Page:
County seniors offer assistance to others

Published 12:00 am Sunday, August 5, 2001

Relaxing or traveling might sound like typical retirement activities, but some senior citizens in Lawrence County spend much of their time volunteering.

Sunday, August 05, 2001

Relaxing or traveling might sound like typical retirement activities, but some senior citizens in Lawrence County spend much of their time volunteering.

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Through the foster grandparent and senior companion program, 54 Lawrence County residents over 60 years of age help children and other senior citizens.

"It’s a unique service," Coordinator Laura Black said.

The program is operated by the private, non-profit Corporation for Ohio Appalachian Development (COAD) in 29 counties.

"Lawrence County has a very well-developed program," Tim Nouse, director of senior programs, said.

Both areas of the program have a long history. The foster grandparent program was COAD’s first large scale program, beginning 29 years ago, Nouse said. A foster grandparent works one-on-one with children with special academic or social needs, serving as a tutor and mentor.

Foster grandparents are exceptional in these roles because many have more time and patience than people of other generations, Black said.

"These children and grandparents have a natural bond once they get to know each other," she said.

Volunteers Shirley Pinkerman and Wilma Wooton of Ironton still enjoy the program after four years.

There are no down sides to foster grandparenting, Pinkerman said.

Wooton described a particularly successful foster grandchild of hers.

The boy was five years old and had not learned the alphabet. Wooton worked with him and taught him why learning was important.

"When he said the ABCs everybody was tickled to death," she said.

While the foster grandparents work with children, senior companions help others closer to their own age.

The senior companions spend time with elderly men and women who need a friend or help with chores and errands.

Companion Joanne Pauley of Ironton described her volunteer job as "making them happy if they are sad," as well as helping with household tasks.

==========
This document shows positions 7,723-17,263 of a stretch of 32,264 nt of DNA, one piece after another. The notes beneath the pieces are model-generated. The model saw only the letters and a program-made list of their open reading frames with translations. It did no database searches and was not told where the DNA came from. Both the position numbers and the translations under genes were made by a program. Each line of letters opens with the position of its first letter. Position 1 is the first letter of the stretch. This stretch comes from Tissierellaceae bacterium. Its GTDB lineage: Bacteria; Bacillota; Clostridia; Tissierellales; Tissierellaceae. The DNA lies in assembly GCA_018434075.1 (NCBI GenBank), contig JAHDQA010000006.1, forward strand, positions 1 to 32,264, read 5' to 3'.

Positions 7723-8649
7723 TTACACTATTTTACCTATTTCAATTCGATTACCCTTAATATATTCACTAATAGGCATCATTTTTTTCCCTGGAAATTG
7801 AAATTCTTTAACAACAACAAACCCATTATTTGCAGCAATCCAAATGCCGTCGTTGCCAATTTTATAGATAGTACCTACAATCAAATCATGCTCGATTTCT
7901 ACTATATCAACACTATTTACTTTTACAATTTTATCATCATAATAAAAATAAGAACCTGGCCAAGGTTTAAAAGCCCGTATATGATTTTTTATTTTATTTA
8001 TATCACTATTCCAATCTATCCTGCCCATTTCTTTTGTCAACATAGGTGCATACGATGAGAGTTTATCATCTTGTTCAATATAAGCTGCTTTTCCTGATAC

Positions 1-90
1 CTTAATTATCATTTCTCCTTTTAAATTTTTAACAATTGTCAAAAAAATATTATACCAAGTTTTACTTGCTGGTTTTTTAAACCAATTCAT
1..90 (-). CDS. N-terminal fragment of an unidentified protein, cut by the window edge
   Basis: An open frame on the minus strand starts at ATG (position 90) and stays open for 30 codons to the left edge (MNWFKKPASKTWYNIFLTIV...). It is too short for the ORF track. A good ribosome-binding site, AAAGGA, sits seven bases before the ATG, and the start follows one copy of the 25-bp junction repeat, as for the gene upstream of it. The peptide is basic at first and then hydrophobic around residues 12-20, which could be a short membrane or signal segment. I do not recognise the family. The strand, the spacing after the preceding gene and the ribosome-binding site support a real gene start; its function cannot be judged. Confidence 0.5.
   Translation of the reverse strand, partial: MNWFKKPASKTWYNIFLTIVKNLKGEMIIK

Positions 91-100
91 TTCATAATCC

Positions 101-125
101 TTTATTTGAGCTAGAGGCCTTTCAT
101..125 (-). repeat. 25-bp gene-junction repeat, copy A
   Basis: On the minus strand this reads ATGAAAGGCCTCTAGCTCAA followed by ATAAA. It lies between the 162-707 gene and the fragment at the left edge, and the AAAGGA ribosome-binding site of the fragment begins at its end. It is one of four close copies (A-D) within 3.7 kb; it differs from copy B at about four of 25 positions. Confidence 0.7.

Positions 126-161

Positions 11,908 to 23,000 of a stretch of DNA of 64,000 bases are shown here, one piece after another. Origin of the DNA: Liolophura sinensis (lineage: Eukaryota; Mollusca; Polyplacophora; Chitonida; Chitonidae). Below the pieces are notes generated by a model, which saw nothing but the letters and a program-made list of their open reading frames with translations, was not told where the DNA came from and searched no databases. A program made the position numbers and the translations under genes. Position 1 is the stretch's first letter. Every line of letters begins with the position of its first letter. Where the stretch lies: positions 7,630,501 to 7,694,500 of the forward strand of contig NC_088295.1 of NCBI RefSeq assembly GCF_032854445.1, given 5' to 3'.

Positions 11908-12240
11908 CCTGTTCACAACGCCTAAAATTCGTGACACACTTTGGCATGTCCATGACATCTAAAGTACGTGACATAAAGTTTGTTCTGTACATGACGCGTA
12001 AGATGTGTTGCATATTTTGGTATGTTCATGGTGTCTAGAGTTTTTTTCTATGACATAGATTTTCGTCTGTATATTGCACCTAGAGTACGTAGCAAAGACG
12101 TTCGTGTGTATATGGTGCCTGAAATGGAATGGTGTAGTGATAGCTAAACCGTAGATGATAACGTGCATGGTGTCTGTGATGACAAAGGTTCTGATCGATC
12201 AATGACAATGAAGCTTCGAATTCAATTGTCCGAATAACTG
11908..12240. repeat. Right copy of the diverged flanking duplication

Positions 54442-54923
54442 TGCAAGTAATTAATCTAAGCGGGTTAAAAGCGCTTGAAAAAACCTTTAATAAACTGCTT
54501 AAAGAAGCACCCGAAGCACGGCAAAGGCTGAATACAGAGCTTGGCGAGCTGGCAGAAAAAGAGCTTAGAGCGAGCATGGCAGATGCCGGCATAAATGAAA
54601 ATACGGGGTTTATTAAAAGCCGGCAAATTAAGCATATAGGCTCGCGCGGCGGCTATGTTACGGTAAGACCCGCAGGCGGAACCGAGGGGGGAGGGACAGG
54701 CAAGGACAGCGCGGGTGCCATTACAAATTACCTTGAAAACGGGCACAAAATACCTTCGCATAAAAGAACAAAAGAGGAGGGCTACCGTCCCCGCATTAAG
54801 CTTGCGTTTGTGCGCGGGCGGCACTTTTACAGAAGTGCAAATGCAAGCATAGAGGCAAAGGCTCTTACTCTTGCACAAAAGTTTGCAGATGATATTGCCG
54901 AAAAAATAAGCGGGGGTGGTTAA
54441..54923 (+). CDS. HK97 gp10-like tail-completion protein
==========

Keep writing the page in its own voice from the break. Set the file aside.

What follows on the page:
A bond develops between senior companions and those they help as well.

"They seem like family," Pauley said of the seniors she visits.

There are 12 senior companions in the county and 42 foster grandparents.

Most people in COAD’s program serve an average of 9.5 years, and the longest amount of service is 27 years, Nouse said.

"That’s pretty incredible since all the volunteers are over 60," he said.

Lawrence County has two foster grandparents with 19 years in the program, Black said.

The foster grandparents and senior companions spend at least 20 hours a week volunteering.

If the volunteers meet an income requirement they can receive a stipend of $2.55 an hour. They also are reimbursed for transportation costs.

Even if a senior citizen does not qualify for the stipend, they can still participate in the program.

And the program seems to be emotionally satisfying for at least a few volunteers.

Pauley, Pinkerman and Wooton all said they do more than what is required because they enjoy helping their charges.

The opportunity for activity is appreciated.

"I caught myself staying home too much," Pauley said.

Wooten also said she had extra time before she started volunteering.

They seem to like this program.

"I wouldn’t go anywhere else to volunteer," Pinkerman said.

She and Wooton said they will participate as long as they are able.

Pauley said she intends to continue for a while as well: "’Til I fall down," she said, laughing.